iPhone: No, we do need a real programming model

I do love my iPhone. But.. I’m writing this while commuting on an underground train, of course without a connection. And of course there’s Airplane mode. Being out of the country. There’s a million reasons to need to use the iPhone disconnected.

You just can’t tell me that, since the programming model is fully on the web, that I cannot use my apps when not connected. People’s brains just don’t work like that. It’s a major cognitive dissonance that of the 12 main menu options on the machine, 5 don’t work unless you are connected at the time.

So a “real” programming model, with a rich language and apps that get downloaded to the machine and store their data locally simply makes sense.

I mean, this machine has 8Gb of storage, for crying out loud.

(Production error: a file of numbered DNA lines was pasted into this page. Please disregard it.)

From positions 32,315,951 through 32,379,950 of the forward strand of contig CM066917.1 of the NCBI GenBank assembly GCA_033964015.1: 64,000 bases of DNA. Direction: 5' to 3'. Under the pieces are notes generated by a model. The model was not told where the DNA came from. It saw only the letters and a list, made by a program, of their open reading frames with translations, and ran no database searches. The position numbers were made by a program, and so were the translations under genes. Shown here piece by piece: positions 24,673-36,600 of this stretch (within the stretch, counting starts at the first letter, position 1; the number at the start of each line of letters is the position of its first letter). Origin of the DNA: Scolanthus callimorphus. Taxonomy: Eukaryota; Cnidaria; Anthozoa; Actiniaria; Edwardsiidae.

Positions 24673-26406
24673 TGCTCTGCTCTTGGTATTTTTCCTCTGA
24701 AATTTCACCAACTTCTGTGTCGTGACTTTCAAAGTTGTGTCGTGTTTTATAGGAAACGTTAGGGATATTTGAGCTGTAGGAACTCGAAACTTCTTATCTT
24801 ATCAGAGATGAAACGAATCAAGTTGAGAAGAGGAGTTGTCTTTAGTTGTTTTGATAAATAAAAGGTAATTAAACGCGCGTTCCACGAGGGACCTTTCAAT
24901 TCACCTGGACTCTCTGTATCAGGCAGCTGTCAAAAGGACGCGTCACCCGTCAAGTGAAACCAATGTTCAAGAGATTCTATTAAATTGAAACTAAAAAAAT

At least my Blackberry was smart enough to know when it was disconnected and would save the request for when it connected again (so it could show me the pages on the message viewer). I missed that today.

3 thoughts on “iPhone: No, we do need a real programming model”

  1. I agree. I also think that their intent will be revealed within the next few days here, with the 1.1.1 update that’s pending. If it locks it out as seriously as the iPod Touch, I think Apple will have decided at least for the time being that it’s a closed platform (think iPod games in terms of the relationship between developers and Apple). However, if they leave it open-ish as it is today, I think they are planning to fully support it at some point. My money, sadly, is that they’ll lock it down.

    Or I could be totally wrong, and it could just be some hardware refinements that allow them to lock the touch so effectively, that just aren’t feasible on the current rev of the iPhone.

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